skip to main content

H.R. 5806: 21st Century Tools for Pain and Addiction Treatment Act

Call or Write Congress

To require the Secretary of Health and Human Services to issue guidance with respect to the expedited approval of certain drugs, and for other purposes.

The bill’s titles are written by its sponsor.

Sponsor and status

Michael Burgess

Sponsor. Representative for Texas's 26th congressional district. Republican.

Read Text »
Last Updated: May 15, 2018
Length: 4 pages
Introduced:

May 15, 2018

Status:

Enacted Via Other Measures

Provisions of this bill were incorporated into other bills which were enacted, so there will not likely be further activity on this bill.

This bill was incorporated into:

H.R. 6: SUPPORT for Patients and Communities Act
Enacted — Signed by the President on Oct 24, 2018. (compare text)
Prognosis:

3% chance of being enacted according to Skopos Labs (details)

History

May 15, 2018
 
Introduced

Bills and resolutions are referred to committees which debate the bill before possibly sending it on to the whole chamber.

May 17, 2018
 
Ordered Reported

A committee has voted to issue a report to the full chamber recommending that the bill be considered further. Only about 1 in 4 bills are reported out of committee.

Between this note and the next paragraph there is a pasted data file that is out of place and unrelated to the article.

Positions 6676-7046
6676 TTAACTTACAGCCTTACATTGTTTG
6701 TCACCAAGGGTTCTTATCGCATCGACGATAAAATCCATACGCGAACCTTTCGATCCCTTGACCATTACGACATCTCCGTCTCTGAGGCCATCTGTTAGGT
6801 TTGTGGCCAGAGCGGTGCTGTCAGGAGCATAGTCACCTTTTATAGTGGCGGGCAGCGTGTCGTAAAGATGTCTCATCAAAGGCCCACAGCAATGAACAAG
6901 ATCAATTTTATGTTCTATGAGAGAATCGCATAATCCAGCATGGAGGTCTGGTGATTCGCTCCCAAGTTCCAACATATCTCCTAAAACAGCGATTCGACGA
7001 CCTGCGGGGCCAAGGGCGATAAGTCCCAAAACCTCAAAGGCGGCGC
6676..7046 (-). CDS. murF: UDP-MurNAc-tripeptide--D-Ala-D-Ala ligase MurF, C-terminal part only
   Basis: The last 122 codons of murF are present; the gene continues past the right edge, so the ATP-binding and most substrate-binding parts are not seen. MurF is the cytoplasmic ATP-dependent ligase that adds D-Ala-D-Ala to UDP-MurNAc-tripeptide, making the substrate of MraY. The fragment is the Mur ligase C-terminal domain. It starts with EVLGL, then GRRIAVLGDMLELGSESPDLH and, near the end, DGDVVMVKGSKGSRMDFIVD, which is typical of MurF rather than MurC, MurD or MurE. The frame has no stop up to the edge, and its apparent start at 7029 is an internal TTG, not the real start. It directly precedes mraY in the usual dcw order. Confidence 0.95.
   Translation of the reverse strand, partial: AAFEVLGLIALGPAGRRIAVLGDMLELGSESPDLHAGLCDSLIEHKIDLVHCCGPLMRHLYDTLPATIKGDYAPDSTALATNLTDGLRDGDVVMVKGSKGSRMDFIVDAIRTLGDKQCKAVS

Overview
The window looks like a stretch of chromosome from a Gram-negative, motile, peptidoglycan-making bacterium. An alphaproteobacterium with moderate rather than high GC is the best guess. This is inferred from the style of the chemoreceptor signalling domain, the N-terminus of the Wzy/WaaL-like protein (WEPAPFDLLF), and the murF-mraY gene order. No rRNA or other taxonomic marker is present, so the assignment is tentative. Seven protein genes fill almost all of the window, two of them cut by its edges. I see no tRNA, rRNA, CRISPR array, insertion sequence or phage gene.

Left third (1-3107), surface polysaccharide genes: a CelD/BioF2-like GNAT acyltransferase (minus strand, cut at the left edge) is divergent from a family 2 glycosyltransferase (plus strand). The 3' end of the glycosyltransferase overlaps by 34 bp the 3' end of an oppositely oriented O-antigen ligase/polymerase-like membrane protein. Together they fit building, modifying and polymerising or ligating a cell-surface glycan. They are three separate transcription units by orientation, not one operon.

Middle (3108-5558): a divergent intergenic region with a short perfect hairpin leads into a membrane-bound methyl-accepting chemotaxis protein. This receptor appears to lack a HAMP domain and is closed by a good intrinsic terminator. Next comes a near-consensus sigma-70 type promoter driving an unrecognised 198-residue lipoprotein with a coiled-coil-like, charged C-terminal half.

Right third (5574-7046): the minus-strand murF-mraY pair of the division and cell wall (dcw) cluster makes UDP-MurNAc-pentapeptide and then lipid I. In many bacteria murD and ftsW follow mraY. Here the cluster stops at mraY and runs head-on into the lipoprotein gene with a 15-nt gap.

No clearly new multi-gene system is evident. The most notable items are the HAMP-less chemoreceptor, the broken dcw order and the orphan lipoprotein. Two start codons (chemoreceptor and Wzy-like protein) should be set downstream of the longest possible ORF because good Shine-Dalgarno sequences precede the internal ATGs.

H.R. 5806 is a bill in the United States Congress.

A bill must be passed by both the House and Senate in identical form and then be signed by the President to become law.

How to cite this information.

We recommend the following MLA-formatted citation when using the information you see here in academic work:

“H.R. 5806 — 115th Congress: 21st Century Tools for Pain and Addiction Treatment Act.” www.GovTrack.us. 2018. December 18, 2018 <https://www.govtrack.us/congress/bills/115/hr5806>

Where is this information from?

GovTrack automatically collects legislative information from a variety of governmental and non-governmental sources. This page is sourced primarily from Congress.gov, the official portal of the United States Congress. Congress.gov is generally updated one day after events occur, and so legislative activity shown here may be one day behind. Data via the congress project.